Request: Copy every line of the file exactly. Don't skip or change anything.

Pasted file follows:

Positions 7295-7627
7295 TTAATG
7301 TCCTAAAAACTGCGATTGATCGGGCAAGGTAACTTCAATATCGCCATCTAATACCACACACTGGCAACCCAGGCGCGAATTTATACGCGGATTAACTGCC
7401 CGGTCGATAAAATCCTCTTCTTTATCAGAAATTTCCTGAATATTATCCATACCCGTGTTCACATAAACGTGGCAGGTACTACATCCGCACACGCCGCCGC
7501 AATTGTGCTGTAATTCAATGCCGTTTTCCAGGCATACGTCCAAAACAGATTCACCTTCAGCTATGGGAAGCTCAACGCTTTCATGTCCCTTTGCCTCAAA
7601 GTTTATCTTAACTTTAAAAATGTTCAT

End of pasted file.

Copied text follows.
Positions 7295-7627
7295 TTAATG
7301 TCCTAAAAACTGCGATTGATCGGGCAAGGTAACTTCAATATCGCCATCTAATACCACACACTGGCAACCCAGGCGCGAATTTATACGCGGATTAACTGCC
7401 CGGTCGATAAAATCCTCTTCTTTATCAGAAATTTCCTGAATATTATCCATACCCGTGTTCACATAAACGTGGCAGGTACTACATCCGCACACGCCGCCGC
7501 AATTGTGCTGTAATTCAATGCCGTTTTCCAGGCATACGTCCAAAACAGATTCACCTTCAGCTATGGGAAGCTCAACGCTTTCATGTCCCTTTGCCTCAAA
7601 GTTTATCTTAACTTTAAAAATGTTCAT